On his Tuesday night program, Fox News host Sean Hannity criticized competing cable-news outlets for giving multiple interviews to Sam Nunberg, the fired Trump campaign aide who recently received a subpoena in connection with the Russia investigation of special counsel Robert S. Mueller III. With unhinged comments about President Trump, press secretary Sarah Huckabee Sanders and others, Nunberg prompted an ethics debate about whether he should have been accorded so much air time.

For Hannity, here’s how the ethics play out: “Now, never mind the fact that this guy, Sam Nunberg, was in the middle of what is obviously a complete and a total breakdown after getting served a subpoena by the special counsel Robert Mueller,” said Hannity. “Now, the media didn’t care about any of that. They cheered Nunberg, of course, they were cheering him on because he was attacking the Trump administration, during a series of really what are incoherent interviews. Watch the exploitation.”

So then Hannity went on to play a number of Nunberg lowlights, including these:

• “Why do I have to give them a personal communications? Steve Bannon, Roger Stone? Roger is my mentor. I email, Ari, with Roger 50 times a day.”

• “For Sarah Huckabee, to start criticizing me, I would say, and I know you may not like the way I say it. She should shut up her fat mouth.

• “Sarah should shut up.”

• “They are not going to send me to jail. You know what, Mr. Mueller, if he wants to send me to jail, he can send me to jail and then I will laugh about it.”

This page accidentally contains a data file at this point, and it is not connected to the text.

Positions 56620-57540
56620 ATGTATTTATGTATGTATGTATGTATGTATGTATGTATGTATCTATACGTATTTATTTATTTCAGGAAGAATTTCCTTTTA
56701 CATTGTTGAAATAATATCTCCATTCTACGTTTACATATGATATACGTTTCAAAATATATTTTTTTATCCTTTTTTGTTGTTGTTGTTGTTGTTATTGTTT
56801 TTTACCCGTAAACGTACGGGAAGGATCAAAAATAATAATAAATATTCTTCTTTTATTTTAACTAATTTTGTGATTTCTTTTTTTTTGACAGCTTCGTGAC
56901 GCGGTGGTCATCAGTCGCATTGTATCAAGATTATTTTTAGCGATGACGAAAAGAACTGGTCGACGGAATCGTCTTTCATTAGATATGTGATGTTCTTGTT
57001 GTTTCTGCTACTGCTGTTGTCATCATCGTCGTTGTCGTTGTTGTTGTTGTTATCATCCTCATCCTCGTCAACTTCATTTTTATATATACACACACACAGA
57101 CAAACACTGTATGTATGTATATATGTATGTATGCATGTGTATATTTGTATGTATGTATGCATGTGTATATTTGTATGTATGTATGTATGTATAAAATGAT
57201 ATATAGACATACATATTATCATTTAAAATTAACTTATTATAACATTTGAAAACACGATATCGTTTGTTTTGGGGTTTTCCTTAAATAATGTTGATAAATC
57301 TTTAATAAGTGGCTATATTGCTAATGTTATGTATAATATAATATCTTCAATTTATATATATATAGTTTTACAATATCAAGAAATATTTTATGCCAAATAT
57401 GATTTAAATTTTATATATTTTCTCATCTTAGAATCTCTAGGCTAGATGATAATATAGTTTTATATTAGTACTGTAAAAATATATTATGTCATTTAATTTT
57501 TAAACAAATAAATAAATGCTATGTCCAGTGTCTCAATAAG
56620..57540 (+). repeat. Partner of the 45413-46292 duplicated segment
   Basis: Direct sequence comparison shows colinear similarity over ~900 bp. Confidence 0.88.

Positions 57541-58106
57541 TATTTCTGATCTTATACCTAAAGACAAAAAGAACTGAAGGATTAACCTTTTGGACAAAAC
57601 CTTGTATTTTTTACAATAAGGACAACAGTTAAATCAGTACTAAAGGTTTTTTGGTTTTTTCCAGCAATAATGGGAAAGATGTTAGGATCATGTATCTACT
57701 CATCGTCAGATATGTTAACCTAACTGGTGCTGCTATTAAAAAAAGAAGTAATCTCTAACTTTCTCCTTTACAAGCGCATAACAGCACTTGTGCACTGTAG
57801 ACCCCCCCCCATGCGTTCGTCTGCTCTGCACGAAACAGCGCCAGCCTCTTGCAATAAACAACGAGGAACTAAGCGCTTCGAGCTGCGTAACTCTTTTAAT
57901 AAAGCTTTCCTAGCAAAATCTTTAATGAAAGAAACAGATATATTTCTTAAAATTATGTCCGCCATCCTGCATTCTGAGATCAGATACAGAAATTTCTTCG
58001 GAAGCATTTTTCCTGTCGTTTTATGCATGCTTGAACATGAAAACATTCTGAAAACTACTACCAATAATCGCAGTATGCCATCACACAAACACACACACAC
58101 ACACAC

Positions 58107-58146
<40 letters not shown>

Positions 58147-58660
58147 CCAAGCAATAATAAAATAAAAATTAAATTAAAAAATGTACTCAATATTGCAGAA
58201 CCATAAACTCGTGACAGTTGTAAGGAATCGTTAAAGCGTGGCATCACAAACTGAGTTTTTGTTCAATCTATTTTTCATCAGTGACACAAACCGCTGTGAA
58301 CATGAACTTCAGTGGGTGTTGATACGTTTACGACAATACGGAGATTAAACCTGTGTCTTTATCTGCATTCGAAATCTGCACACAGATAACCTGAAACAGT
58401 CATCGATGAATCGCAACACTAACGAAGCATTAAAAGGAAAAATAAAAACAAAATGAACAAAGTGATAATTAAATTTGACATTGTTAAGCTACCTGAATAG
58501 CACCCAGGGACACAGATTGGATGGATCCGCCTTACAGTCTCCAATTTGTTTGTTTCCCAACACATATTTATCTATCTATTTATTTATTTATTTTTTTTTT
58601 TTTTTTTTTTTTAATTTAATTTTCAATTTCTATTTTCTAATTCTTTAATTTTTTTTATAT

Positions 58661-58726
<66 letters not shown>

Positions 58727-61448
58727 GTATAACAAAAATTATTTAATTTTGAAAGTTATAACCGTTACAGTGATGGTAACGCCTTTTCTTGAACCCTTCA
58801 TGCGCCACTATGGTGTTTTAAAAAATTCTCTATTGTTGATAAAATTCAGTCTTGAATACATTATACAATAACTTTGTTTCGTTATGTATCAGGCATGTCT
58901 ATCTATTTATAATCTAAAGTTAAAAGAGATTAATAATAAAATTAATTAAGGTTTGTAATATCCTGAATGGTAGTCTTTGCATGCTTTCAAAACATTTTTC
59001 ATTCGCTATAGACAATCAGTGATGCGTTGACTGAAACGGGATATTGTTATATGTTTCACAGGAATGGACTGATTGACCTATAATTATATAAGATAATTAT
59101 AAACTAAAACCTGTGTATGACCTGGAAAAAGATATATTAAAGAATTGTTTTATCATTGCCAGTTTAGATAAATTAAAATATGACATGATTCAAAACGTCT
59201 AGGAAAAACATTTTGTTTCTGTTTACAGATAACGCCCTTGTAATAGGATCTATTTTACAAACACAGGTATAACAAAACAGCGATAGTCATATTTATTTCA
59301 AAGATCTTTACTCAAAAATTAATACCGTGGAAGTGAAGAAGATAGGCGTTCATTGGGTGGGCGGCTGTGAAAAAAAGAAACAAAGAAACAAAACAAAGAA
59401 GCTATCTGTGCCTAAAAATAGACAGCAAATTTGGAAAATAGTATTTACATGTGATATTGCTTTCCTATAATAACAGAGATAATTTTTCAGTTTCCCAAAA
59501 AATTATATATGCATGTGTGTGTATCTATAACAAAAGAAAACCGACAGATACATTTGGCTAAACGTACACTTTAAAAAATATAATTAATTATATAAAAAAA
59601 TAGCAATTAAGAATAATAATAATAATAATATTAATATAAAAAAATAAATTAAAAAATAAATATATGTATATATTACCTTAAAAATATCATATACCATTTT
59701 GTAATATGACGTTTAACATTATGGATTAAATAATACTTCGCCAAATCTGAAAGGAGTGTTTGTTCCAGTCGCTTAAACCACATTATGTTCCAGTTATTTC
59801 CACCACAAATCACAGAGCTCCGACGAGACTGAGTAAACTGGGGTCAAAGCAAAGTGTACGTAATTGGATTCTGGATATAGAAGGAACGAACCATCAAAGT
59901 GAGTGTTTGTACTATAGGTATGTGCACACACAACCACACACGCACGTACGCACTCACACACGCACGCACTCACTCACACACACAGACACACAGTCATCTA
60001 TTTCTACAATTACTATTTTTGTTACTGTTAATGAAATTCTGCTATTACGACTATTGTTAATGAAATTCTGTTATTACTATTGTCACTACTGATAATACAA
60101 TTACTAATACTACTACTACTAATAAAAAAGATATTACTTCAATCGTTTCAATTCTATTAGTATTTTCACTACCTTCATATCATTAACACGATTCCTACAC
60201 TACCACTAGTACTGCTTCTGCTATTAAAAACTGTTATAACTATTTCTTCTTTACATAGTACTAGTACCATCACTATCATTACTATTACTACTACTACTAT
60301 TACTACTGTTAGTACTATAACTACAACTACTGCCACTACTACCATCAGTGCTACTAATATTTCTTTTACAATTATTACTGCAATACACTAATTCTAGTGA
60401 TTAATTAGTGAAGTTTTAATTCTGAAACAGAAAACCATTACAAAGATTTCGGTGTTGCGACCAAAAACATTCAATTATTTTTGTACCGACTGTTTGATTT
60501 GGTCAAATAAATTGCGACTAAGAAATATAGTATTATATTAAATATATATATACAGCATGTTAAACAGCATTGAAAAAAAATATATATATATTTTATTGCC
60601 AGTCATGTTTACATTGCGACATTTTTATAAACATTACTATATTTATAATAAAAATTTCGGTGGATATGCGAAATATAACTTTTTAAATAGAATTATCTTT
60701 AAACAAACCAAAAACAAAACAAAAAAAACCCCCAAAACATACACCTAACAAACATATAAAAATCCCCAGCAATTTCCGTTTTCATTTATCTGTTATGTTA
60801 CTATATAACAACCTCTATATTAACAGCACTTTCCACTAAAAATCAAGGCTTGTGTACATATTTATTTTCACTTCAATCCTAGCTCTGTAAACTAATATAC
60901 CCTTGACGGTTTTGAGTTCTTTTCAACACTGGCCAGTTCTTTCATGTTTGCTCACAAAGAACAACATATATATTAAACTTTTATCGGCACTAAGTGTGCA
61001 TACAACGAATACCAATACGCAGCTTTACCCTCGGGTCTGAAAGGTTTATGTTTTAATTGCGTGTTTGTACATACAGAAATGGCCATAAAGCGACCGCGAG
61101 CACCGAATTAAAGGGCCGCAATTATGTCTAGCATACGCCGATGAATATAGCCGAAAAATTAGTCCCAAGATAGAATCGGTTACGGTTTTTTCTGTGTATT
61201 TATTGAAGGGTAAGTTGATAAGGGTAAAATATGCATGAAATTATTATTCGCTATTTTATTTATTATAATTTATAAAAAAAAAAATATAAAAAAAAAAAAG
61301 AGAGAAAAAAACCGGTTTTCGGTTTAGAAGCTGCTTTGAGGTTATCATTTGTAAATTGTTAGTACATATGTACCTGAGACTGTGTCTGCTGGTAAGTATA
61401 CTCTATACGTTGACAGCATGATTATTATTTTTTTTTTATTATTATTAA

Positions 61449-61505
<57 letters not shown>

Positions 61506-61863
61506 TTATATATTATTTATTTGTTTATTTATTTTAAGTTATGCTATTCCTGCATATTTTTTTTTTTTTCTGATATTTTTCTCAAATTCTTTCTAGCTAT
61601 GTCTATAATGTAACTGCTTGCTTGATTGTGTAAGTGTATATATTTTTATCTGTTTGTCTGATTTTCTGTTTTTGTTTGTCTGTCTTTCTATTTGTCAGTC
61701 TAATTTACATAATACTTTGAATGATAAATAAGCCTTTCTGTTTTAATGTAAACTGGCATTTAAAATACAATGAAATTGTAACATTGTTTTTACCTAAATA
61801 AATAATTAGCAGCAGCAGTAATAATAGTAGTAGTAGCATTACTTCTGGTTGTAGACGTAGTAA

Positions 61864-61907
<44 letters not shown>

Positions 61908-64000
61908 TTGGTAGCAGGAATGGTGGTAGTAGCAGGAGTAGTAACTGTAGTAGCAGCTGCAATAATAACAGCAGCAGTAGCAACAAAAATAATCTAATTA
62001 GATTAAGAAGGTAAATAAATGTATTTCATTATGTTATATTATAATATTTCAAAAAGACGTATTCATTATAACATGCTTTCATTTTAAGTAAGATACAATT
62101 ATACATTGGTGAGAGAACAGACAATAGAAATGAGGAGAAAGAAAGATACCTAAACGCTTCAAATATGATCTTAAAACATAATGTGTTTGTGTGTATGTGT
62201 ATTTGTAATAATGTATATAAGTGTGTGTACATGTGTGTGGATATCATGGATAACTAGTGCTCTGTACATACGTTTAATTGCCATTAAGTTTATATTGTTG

• CNN’s Erin Burnett: “And talking to you, I have smelled alcohol on your breath.” Nunberg: “Well, I have not had a drink.”

Based on the foregoing, Hannity fired away: “They didn’t care if this guy was literally melting down on national television because they were using him as a tool to attack the Trump administration. It didn’t matter if Nunberg wasn’t making any sense, that he was contradicting himself or perhaps intoxicated because the media saw this as an opportunity to attack the president and they seized on it just like they always do,” he said.

An alternative explanation is that media outlets were eager to secure feedback from someone who had met in person with Mueller’s legal team, not to mention a guy who was in Trump’s orbit. CNN’s Jake Tapper asked Nunberg about that now-famous meeting at Trump Tower in June 2016 — involving Donald Trump Jr., Paul Manafort and Jared Kushner and a Russian lawyer, among others:

TAPPER: President Trump says he knew nothing about the meeting. Do you think that that’s true?

NUNBERG: No.

TAPPER: You don’t think that’s true?

NUNBERG: No. It doesn’t — and, Jake, I have watched your news reports. You know it’s not true. He talked about it a week before.

And I don’t know why he did this. All he had to say was, yes, we met with the Russians. The Russians offered us something, and we thought they had something. And that was it.

There were many other revelations from Nunberg — revelations about what sort of questions Mueller’s team was asking; revelations about which Team Trump figures Mueller is interested in; revelations about Nunberg’s relationship with longtime political adviser Roger Stone. And, perhaps most important, revelations about the competence of one of Trump’s early campaign advisers. Nunberg himself, that is.

For some reason, Hannity glossed over such newsworthy tidbits. Instead, he cherry-picked the worst of Nunberg’s interviews. And then he blames others for “exploitation.”